Duty of care, loyalty and good faith are the basic foundations for every board member as they strive to increase revenue and shareholder value for their institutions. As the regulatory requirements continue to expand, the role of the audit committee is quickly following suit, leaving many bank audit committee members concerned about their effectiveness.
At Bank Director’s Bank Audit Committee conference in Chicago on June 14-15th, Robert Fleetwood, partner for Chicago-based law firm Barack Ferrazzanno’s financial institutions group and Todd Sprang, partner at the certified public accounting firm Clifton Gunderson, took a crowded room of audit committee members back to basics during their Audit Committee 101 session.
Cautioning that these are not one-size-fits-all requirements, Fleetwood and Sprang outlined a list of fundamentals and best practices for today’s audit committee members.
1. Understand your duties. Sprang suggested if you are unsure of your role or responsibilities, seek a tutorial from outside counsel to ensure that every member is comfortable with their duties.
2. Recognize the reputational risk to the organization and you as an individual. At the end of the day, you want to do the right thing by all parties. It’s never a good situation when a director has to admit that he/she didn’t read the materials or didn’t know what was going on at their institution.
3. Oversight. The primary role of the audit committee is to evaluate the audit process, oversee financial reporting, and assess the risk and control environment. To do this effectively, committee members should be asking lots of questions, requesting feedback and regularly discussing concerns.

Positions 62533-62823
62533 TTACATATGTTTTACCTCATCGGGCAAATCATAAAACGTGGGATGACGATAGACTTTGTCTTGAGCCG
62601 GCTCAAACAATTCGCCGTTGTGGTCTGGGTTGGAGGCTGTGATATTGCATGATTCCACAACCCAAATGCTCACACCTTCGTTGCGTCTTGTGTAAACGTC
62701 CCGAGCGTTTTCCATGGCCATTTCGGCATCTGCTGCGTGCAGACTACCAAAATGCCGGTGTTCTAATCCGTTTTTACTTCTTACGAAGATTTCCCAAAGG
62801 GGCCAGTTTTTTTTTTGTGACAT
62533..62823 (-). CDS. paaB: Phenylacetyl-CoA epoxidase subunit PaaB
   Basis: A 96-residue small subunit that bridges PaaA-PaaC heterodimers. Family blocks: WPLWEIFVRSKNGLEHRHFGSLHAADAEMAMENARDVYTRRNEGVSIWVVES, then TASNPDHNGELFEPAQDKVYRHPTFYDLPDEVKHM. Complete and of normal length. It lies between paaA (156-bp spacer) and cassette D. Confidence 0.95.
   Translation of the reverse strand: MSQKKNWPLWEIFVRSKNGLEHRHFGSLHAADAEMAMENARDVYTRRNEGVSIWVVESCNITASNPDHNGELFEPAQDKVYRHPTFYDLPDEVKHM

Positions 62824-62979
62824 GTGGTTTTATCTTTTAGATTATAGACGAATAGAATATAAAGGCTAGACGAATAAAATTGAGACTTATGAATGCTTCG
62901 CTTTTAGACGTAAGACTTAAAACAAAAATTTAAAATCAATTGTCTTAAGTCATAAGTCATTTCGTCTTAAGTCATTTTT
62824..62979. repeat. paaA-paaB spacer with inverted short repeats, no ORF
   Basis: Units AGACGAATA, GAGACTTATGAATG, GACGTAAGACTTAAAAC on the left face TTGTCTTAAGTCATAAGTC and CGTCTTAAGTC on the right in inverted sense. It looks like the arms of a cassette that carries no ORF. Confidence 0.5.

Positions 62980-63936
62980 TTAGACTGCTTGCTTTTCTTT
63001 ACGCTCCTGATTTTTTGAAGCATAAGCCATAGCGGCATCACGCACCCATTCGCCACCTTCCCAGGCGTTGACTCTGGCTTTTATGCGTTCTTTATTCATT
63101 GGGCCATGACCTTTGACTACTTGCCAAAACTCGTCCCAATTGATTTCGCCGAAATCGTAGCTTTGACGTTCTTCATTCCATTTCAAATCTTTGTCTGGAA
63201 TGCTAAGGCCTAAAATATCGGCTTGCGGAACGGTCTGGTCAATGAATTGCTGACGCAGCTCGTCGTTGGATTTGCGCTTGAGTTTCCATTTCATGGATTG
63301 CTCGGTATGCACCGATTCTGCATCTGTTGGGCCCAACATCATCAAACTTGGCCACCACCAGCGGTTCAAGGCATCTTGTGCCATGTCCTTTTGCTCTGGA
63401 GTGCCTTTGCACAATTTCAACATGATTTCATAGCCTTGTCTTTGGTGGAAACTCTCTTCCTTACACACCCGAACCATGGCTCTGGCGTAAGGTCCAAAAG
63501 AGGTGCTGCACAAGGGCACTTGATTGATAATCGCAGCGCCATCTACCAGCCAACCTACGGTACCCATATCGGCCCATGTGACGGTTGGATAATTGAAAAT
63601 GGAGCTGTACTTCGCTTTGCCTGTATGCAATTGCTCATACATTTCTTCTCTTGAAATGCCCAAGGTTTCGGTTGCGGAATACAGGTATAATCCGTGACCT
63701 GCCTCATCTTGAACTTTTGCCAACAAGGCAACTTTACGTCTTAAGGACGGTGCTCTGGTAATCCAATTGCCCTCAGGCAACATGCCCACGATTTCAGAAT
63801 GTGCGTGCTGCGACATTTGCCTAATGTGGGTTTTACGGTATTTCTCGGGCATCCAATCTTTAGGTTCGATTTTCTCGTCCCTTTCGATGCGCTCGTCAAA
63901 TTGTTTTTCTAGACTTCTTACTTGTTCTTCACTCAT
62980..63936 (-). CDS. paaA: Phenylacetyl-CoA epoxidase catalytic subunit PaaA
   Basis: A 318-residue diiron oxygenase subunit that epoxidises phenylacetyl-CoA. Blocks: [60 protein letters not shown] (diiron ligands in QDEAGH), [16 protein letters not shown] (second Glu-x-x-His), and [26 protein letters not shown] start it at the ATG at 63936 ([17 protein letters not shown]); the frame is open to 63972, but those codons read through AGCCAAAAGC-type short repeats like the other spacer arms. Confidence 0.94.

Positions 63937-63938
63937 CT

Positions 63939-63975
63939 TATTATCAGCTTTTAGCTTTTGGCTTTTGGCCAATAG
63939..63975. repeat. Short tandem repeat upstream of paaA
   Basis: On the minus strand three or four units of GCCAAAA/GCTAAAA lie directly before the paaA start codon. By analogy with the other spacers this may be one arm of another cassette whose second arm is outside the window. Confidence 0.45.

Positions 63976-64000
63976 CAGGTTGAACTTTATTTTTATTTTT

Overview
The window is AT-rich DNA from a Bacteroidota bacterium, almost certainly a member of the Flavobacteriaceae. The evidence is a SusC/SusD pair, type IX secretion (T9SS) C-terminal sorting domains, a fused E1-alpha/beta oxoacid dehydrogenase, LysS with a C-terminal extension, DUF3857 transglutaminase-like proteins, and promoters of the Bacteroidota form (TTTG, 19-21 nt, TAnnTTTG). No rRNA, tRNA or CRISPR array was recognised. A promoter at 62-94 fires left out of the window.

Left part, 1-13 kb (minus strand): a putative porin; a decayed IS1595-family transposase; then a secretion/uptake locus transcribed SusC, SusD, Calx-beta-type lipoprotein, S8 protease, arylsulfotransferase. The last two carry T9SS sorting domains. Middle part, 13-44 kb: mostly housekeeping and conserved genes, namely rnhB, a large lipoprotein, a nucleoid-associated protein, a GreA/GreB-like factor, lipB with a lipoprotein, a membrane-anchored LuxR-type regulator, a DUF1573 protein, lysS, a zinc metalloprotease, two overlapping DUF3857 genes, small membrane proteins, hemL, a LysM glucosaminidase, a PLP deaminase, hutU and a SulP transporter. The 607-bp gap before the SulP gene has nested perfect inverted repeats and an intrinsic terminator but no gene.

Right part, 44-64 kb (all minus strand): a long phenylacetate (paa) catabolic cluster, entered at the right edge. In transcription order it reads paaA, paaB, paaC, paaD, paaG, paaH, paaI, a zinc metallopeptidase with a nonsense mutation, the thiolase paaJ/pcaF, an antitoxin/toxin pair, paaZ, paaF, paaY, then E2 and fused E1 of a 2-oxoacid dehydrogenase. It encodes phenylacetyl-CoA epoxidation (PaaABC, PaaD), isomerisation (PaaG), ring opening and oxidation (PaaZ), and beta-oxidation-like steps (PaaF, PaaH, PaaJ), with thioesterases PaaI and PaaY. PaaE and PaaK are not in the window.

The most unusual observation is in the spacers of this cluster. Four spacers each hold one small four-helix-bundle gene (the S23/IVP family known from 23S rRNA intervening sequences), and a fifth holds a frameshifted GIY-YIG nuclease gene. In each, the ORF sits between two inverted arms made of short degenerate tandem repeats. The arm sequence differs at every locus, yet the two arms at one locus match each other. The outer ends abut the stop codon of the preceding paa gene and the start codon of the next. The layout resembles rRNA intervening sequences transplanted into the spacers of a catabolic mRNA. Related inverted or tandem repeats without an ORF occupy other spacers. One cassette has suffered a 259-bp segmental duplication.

4. Committee composition. Most boards typically look to local CPAs to fill their audit committee seats, yet having members with a wide range of expertise provides additional perspective and beneficial feedback.
5. Yes, you need a committee charter. Not only should the charter be reviewed on a regular basis to ensure that the board is complying, but it happens to be a great tool for setting agendas.
6. To rotate or not to rotate? Fleetwood recommended that if you do implement a rotation requirement, that it take place after an extended period of time. The audit committee has a steep learning curve and rotating frequently creates the risk of losing members before they had a chance to peak.
7. Build a relationship with the external auditors. Communication is the key. Review your reports and materials ahead of time, and use the review session to ask them questions, get their perspectives on market trends, and request recommendations.
8. Internal audit reviews. Whether your institution uses in-house resources or outsources this process, a major red flag is a report with no findings. Ask why. You should always be finding ways to improve, rather than just going through the motions.
9. Setting the agenda. The agenda should follow the committee charter as well as include an annual checklist to work through regularly. Delegate the legwork to your experts and include them on the agenda periodically.
10. Attend the meetings. Distribute materials ahead of time, whether in print or through board portals, and include only what is necessary to review. Read the materials beforehand and attend in person at least quarterly.